• Cognitive psychology has sustained a steady upward trajectory and continues to be the most prominent school.


A number of the concepts examined in this book fall within the boundaries of organizational behaviour, a subject that refers to the study of human behaviour in organizations. It is a field of study that endeavours to understand, explain, predict, and change human behaviour as it occurs in the organizational context (Wagner & Hollenbeck, 2014). Apart from the focus on the individual, organizational behaviour is also concerned with the relationship between the individual and the group, and how both interact with the organization. The organization is also subjected to analysis, as is the relationship between the organization and its environment.
The primary goal of organizational behaviour is to describe rather than prescribe – that is, it describes relationships between variables (e.g. motivation and job performance), rather than predicting that certain changes will lead to particular outcomes. An example of a prediction is that the redesign of a job (e.g. job enrichment) in a particular way will lead to an increase in job satisfaction and motivation to work, which in turn will give rise to better performance on the job.
Organizational behaviour, as a social science rather than a natural science, encounters difficulties when identifying, defining, measuring, and predicting relationships between concepts because it deals with phenomena (e.g. the human condition) that are more complex than phenomena that constitute the physical world. It adopts a multidisciplinary perspective, but it should be said that psychology as a discipline makes the greatest contribution (Miner, 2003). The multidisciplinary perspectives are outlined in Table 1.1. The development of organizational behaviour has been associated with the growth of large organizations over the past century, although a preoccupation with issues related to organization and management has been around for centuries.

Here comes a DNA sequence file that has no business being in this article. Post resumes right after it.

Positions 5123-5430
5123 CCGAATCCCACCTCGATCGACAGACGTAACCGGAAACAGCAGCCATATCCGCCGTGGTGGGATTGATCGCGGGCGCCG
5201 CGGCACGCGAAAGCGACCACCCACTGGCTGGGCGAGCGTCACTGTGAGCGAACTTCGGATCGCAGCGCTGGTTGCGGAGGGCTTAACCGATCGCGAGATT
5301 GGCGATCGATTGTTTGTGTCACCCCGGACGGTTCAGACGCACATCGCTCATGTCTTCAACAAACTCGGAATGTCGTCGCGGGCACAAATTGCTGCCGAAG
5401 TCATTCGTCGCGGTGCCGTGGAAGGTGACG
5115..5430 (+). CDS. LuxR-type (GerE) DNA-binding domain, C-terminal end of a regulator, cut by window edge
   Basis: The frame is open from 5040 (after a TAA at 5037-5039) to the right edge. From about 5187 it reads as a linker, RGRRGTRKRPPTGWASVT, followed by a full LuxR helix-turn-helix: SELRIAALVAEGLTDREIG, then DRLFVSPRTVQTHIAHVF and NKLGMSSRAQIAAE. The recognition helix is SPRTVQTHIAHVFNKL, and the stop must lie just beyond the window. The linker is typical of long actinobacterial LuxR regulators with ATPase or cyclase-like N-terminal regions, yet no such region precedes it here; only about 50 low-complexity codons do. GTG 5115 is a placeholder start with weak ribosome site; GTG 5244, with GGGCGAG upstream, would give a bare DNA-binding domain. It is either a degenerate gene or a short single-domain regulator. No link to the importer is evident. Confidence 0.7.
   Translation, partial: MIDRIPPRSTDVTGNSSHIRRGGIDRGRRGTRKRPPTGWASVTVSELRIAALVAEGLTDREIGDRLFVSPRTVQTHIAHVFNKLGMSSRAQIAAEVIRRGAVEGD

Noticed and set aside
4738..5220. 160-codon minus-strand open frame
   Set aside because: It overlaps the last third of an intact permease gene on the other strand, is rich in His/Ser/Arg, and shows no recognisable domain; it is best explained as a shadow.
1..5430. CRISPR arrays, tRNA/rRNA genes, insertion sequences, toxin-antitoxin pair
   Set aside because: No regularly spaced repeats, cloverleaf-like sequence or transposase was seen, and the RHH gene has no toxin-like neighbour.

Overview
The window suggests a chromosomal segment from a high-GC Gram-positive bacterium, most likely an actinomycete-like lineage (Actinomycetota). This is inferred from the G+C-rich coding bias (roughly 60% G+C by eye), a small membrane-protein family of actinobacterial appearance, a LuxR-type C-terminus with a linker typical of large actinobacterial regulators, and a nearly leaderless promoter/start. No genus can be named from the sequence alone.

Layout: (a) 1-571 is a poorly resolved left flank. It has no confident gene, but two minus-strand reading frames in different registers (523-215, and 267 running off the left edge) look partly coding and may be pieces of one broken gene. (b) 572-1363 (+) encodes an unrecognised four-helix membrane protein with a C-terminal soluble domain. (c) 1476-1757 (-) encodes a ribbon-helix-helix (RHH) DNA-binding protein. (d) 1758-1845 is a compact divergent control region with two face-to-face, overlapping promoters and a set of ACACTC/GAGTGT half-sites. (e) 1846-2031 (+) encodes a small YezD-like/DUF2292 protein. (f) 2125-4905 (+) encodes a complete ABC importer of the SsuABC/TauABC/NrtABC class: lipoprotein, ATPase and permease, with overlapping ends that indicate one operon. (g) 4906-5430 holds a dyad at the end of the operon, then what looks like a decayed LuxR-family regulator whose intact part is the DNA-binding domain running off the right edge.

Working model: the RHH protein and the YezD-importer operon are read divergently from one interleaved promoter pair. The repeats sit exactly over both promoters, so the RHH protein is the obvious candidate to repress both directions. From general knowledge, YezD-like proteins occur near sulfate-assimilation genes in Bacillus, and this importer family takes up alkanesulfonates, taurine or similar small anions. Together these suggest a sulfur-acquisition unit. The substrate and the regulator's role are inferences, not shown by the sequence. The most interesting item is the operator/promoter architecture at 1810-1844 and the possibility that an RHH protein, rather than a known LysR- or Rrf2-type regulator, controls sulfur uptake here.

Table 1.1 Organizational behaviour disciplines
Discipline Focus

Psychology Individual, group, organizational development, occupational psychology techniques
Sociology Organizational analysis
Anthropology People's relationship with their environment (e.g. culture)
Political science Activity connected with the acquisition of power, engaging in political activity, existence of vested interests, conflict generation and resolution, coalition formation
Economics Economic policy, firm as an economic entity, nature of labour markets, human resource planning
Industrial engineering Time and motion study and work measurement
Medicine Occupational stress and employee well-being
The way ...